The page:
What is the optimum temperature at which to enjoy a cup of coffee?
A brief check online for the “ideal” serving temperature for coffee suggested a temperature of around 49-60ºC (120-140ºF, 313-333K) for flavour or 70-80ºC (158-176ºF, 343.1-353.1K) for a hot drink. In my own experiments (purely to write this article you understand), I found that I most enjoyed a lovely coffee from The Roasting House (prepared by V60) at around 52ºC. My old chemistry teacher must have been one who enjoyed the flavour of his coffee too. His advice for A-level practicals was that if we wanted to know what 60ºC ‘felt’ like, we should consider that it feels the same on the back of our hand as the underside of our cup of coffee. So, for argument’s sake, let’s say that we serve our coffee at the upper end of the flavour appreciation scale: 60ºC.
But, have you ever stopped to consider what 60ºC means or even, how we arrived at this particular temperature scale? Why do we measure temperature in the way that we do? While there are interesting stories behind the Fahrenheit scale, today’s post concerns the Celsius, or Centigrade, scale. Indeed, we use “degree Celsius” and “degree Centigrade” almost interchangeably to mean that temperature scale that has 0ºC as the melting point, and 100ºC as the boiling point, of water. It is one of those things that has become so habitual that setting 0ºC at the freezing end and 100ºC at the boiling end seems obvious, intuitive, natural.
And yet the temperature scale that Anders Celsius (1701-1744) invented back in 1741 did not, initially, work this way at all¹. Celsius’s scale did indeed count from 0ºC to 100ºC and was defined using the same fixed points we use now. But rather than counting up from the melting point, Celsius’s scale counted up from 0ºC at the boiling point to 100ºC at the freezing point. Rather than degrees of warmth, Celsius’s scale counted degrees of cold. So, in the original Celsius scale, the serving temperature of coffee should be 40ºC: Sixty is indeed the old forty*.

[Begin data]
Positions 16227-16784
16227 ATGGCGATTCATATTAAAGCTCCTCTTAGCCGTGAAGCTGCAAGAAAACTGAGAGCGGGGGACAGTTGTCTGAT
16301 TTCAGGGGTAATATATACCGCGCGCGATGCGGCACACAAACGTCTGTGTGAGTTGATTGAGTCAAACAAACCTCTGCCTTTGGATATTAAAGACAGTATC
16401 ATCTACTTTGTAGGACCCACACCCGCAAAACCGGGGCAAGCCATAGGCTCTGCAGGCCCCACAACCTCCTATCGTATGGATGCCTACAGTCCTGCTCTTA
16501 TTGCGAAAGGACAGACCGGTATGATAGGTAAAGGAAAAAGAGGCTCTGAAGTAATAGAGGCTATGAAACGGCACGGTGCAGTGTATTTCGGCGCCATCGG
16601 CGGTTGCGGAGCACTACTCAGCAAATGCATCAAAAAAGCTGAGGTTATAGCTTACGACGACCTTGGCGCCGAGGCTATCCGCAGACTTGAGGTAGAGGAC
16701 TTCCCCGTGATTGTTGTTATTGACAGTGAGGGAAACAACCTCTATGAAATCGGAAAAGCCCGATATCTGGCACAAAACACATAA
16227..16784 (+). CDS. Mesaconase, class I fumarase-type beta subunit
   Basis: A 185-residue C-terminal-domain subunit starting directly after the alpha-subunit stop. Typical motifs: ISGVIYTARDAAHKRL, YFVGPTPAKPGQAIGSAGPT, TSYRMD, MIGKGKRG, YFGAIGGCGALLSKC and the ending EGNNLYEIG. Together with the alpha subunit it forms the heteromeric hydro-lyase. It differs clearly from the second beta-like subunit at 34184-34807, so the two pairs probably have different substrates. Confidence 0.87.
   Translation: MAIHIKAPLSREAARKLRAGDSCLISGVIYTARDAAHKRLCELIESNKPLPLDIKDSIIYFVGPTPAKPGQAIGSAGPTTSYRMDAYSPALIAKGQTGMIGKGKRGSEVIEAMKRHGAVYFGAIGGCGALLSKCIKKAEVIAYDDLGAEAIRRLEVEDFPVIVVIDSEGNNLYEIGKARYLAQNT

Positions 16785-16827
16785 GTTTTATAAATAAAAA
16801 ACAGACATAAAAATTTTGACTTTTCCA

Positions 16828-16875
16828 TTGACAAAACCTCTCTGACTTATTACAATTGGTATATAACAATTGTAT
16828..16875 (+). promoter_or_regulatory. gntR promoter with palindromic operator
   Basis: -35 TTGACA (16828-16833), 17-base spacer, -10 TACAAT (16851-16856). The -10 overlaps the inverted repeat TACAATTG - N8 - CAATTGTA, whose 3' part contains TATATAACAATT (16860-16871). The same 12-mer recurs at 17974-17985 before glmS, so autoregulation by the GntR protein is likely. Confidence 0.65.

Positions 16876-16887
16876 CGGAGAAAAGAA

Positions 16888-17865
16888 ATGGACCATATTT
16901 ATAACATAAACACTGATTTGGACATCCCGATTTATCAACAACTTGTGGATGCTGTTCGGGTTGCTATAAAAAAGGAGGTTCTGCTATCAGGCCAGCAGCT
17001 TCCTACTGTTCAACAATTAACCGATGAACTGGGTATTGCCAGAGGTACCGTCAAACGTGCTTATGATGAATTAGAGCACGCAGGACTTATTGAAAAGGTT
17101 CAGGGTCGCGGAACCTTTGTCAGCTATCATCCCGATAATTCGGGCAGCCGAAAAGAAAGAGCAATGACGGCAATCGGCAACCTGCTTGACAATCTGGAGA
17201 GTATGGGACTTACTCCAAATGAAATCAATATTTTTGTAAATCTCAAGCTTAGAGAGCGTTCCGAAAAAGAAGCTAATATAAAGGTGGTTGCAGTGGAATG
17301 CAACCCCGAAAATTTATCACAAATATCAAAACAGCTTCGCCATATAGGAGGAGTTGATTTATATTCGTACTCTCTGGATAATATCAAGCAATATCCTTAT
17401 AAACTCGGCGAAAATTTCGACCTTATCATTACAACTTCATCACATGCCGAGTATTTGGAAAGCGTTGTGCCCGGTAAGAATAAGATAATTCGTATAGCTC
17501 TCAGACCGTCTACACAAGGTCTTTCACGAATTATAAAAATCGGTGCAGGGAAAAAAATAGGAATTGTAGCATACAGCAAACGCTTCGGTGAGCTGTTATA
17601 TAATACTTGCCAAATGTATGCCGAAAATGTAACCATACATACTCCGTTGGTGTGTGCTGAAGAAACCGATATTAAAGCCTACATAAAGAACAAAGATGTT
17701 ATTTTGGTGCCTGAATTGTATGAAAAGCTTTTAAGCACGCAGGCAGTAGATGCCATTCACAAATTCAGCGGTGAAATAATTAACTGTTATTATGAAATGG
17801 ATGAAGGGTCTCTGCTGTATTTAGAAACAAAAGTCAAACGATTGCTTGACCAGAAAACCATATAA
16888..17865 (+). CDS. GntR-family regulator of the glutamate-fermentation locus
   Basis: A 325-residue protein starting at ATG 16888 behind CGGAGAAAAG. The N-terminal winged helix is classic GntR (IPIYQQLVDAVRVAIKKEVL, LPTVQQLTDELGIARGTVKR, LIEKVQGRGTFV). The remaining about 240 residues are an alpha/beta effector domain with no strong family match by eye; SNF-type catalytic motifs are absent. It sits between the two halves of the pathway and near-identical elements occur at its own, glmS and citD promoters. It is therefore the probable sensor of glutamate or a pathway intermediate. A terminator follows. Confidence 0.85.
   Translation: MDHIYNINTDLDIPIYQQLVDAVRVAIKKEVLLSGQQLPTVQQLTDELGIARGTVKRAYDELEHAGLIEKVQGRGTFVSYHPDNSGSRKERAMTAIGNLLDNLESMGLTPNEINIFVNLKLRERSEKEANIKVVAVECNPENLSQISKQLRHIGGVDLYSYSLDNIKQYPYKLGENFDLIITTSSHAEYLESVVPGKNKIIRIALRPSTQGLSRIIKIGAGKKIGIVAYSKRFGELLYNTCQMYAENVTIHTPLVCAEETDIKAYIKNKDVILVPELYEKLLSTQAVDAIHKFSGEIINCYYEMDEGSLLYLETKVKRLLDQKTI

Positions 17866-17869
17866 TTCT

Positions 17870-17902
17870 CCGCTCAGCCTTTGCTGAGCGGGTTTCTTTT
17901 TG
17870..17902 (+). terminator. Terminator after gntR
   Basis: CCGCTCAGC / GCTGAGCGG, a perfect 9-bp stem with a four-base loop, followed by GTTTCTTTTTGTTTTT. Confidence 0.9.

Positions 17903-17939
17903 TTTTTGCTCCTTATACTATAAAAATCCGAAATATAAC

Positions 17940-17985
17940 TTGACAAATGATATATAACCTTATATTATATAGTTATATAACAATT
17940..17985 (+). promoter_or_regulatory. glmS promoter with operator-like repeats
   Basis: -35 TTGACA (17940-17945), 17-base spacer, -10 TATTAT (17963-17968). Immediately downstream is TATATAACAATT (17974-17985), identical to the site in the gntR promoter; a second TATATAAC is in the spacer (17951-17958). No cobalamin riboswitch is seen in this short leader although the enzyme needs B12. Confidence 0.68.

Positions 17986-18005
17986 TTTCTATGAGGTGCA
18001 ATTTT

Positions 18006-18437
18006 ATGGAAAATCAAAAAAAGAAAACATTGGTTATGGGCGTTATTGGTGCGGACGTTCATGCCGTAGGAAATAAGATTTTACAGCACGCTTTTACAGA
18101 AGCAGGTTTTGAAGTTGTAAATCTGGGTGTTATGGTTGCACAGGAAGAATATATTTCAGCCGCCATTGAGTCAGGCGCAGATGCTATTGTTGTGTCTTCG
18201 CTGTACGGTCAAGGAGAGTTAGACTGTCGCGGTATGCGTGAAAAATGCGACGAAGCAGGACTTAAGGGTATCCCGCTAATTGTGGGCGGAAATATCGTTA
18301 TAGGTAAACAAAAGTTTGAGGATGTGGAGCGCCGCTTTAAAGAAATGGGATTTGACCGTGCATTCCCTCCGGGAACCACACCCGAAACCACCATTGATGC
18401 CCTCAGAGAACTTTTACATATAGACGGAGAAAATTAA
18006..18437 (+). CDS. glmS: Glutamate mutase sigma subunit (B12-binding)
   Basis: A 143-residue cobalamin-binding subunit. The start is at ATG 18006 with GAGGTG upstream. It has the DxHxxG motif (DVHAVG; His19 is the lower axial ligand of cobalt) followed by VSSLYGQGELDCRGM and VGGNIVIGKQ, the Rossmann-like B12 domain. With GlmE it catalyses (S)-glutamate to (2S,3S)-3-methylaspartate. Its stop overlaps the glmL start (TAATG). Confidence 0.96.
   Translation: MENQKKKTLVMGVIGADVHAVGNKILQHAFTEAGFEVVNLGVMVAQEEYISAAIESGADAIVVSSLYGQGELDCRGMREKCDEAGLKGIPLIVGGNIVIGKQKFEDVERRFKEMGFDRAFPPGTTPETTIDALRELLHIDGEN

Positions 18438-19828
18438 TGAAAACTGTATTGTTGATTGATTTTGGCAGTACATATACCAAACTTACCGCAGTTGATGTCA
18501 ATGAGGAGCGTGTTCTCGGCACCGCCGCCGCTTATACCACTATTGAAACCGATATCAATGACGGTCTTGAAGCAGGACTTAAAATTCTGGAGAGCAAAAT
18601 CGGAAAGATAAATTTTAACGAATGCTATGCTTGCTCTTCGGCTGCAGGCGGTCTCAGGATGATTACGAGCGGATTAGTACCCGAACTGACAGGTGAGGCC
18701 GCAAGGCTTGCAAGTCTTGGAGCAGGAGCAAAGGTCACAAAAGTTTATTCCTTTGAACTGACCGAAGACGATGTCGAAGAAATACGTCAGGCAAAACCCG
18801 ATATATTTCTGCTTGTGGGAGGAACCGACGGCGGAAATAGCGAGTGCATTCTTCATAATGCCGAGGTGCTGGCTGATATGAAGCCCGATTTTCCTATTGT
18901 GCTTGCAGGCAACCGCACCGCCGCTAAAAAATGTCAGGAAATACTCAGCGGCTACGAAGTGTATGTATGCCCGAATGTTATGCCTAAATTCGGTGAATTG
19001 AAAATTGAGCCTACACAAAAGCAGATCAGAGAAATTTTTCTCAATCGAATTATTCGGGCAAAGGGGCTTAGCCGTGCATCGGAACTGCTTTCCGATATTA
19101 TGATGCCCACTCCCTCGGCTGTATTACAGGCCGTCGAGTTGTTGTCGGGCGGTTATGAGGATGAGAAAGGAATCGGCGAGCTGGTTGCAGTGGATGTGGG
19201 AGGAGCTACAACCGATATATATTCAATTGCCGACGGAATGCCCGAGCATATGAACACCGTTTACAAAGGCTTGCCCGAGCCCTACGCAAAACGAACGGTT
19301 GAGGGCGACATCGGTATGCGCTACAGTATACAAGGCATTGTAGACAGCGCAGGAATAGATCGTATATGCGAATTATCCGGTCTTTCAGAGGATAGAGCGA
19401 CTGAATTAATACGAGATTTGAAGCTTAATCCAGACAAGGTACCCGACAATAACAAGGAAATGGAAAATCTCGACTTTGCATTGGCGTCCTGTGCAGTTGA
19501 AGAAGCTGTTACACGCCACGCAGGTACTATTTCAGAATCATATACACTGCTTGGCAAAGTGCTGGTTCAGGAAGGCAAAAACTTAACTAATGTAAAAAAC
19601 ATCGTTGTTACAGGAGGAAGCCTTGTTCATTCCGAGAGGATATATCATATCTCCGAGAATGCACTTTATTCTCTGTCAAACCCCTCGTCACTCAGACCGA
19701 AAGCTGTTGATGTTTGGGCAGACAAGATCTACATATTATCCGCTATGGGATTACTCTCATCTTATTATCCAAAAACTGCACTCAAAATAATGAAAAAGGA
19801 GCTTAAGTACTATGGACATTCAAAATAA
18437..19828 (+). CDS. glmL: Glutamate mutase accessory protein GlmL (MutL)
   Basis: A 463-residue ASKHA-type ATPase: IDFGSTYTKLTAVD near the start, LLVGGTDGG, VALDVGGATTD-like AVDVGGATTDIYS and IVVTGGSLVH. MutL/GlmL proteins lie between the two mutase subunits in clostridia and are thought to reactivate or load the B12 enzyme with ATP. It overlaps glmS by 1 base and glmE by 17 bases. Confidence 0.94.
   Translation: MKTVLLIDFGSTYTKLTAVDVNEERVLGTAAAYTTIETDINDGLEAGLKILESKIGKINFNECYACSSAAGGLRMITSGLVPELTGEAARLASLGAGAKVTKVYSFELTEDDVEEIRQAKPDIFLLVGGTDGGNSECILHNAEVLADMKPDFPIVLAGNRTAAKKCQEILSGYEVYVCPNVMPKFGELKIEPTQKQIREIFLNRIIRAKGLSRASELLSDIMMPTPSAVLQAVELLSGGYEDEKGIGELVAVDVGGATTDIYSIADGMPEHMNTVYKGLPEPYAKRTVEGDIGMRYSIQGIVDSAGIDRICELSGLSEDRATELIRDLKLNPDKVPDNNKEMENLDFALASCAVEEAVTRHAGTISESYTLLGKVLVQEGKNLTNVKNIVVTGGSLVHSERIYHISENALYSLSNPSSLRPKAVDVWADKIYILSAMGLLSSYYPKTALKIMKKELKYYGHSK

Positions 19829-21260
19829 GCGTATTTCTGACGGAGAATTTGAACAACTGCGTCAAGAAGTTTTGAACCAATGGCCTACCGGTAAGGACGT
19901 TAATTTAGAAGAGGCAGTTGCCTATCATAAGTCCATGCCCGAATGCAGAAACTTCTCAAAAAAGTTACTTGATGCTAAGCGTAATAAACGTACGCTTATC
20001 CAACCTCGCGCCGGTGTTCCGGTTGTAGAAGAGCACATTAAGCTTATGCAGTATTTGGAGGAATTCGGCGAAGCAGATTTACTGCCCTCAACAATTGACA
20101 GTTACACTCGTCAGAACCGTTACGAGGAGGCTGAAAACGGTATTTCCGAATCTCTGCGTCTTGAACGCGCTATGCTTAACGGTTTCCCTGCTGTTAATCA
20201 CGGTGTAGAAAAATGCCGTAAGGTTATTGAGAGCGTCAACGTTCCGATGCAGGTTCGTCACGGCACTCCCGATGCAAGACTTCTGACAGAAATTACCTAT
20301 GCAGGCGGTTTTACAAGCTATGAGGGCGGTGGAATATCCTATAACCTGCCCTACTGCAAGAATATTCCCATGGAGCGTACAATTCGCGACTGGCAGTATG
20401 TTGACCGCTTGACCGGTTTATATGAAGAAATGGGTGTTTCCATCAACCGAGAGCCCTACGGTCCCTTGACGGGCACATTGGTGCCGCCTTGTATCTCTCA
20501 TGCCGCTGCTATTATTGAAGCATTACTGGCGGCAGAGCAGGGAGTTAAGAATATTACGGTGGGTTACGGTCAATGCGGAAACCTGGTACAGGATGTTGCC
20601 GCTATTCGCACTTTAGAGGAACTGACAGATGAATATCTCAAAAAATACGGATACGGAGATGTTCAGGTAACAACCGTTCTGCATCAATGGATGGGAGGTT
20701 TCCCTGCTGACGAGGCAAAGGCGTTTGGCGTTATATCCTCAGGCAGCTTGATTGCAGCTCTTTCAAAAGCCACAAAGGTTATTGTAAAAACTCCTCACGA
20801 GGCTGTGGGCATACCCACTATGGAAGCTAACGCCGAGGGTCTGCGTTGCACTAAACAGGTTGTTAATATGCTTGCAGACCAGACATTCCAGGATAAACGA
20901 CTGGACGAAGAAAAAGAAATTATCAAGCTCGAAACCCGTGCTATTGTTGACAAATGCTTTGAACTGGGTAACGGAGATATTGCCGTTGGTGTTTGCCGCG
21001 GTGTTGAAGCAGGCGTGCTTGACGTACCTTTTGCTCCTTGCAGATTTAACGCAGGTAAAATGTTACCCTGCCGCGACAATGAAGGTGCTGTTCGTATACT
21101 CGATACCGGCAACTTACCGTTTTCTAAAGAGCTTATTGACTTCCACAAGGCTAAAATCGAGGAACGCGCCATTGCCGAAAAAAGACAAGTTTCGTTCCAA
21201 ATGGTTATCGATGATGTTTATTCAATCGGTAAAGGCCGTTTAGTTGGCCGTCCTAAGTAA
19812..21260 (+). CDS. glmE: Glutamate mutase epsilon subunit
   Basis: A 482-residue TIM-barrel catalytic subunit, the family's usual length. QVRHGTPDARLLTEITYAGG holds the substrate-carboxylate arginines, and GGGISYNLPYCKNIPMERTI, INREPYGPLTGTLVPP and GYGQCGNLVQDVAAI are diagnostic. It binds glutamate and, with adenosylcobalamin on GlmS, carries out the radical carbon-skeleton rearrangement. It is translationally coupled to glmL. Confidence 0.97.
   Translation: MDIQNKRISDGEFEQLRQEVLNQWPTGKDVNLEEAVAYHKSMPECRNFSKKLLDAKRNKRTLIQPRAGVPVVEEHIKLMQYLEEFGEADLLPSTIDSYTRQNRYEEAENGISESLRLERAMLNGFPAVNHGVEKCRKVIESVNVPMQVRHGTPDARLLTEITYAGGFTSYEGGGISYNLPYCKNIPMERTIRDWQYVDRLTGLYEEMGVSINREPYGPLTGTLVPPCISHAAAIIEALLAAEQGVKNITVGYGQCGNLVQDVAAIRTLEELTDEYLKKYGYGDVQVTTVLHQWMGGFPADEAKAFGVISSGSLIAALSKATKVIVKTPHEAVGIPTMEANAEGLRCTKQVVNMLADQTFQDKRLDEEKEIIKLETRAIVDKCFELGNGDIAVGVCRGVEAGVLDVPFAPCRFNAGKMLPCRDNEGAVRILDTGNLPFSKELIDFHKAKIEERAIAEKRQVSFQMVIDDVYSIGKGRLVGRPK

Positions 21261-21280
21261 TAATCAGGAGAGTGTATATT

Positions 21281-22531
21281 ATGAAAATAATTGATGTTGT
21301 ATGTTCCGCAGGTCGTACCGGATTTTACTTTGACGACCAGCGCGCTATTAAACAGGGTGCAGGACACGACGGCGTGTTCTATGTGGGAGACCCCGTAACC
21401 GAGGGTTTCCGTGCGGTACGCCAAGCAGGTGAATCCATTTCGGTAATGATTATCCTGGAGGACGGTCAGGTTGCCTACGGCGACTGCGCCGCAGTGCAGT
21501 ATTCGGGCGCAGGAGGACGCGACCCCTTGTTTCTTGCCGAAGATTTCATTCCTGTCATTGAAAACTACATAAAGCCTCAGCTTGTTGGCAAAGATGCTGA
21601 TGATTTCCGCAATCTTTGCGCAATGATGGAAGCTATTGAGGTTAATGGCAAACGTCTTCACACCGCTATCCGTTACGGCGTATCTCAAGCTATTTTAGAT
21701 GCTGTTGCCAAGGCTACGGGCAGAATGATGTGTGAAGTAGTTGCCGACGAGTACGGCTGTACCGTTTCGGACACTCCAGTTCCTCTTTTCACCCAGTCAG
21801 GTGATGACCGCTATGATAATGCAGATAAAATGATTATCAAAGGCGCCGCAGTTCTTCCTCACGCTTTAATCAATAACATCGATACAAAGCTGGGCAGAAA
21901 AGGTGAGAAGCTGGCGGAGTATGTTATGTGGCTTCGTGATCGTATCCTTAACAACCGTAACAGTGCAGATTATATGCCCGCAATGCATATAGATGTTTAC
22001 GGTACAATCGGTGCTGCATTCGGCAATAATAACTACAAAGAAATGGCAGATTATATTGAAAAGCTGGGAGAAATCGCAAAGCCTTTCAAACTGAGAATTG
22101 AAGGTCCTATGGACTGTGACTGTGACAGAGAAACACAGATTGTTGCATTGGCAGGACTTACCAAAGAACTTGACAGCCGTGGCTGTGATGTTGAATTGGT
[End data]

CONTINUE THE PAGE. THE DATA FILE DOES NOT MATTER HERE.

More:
Which immediately begs a question. Why is it that we count temperature up (the numbers get higher as it gets hotter)? A first answer could be that we view that temperature is a form of measurement of ‘heat’ and that heat is an energy. Consequently, something cold has less energy than something hot, “cold” is the absence of “heat” and therefore what we should measure is “heat”. This means that our thermometers need to indicate higher numbers as the temperature gets hotter, and so we are now counting the correct way. While this is good as far as it goes and certainly is our current understanding of ‘heat’, ‘cold’ and temperature, how is it that we have come to think of heat as energy and cold as the absence of heat? It was certainly not clear to scientists in the Renaissance period. Francis Bacon (1561-1626) considered that cold was a form of “contractive motion” while Pierre Gassendi (1592-1655) thought that although ‘caloric’ atoms were needed to explain heat, ‘frigoric’ atoms were also needed to explain cold.
One experiment that helped to show that heat was an energy (and so lent support to the idea of measuring temperature ‘up’) was that of the reflection of heat by mirrors. In the experiment, two concave mirrors are placed facing each other, some distance apart. Each mirror has a focal length of, say, 15 cm. A hot object is placed at the focal length of the first mirror. At the focal point of the second mirror, is placed a thermometer. As soon as both objects are in place, the temperature indicated by the thermometer increases. If the mirror were covered or the thermometer moved away from the focal point, the temperature indicated decreases again to that of the room. It is an experiment which can easily be demonstrated in a lecture hall and which fitted with a view point that cold is the absence of heat.
However, around the same time as this initial demonstration, Marc-Auguste Pictet did another experiment, the (apparent) reflection of cold². The experiment was as before but in Pictet’s second experiment, a flask containing ice replaced the hot object. On repeating the experiment the temperature indicated by the thermometer decreased. Covering the mirror or moving the thermometer from the focal point of the mirror resulted in the indicated temperature increasing again. Just as ‘heat’ was reflected in the mirrors, so too (seemingly) was ‘cold’.
So, the question is, how do you know what you believe you know about heat? Are there experiments that you can design that could help to disprove a theory of ‘frigoric’? And how do you explain the experiments of Pictet? Reader, it’s over to you.
*Within ten years of Celsius’s death (of tuberculosis in 1744), his colleagues Martin Strömer and Daniel Ekström had inverted Celsius’s original temperature scale to the form we know today. A similar scale designed by Jean Pierre Christin was also in use by 1743³.
¹”Evolution of the Thermometer 1592-1743″, Henry Carrington Bolton, The Chemical Publishing Company, 1900
²”Inventing Temperature”, Hasok Chang, Oxford University Press, 2008
³”The science of measurement, a historical survey”, Herbert Arthur Klein, Dover Publications Inc. 1988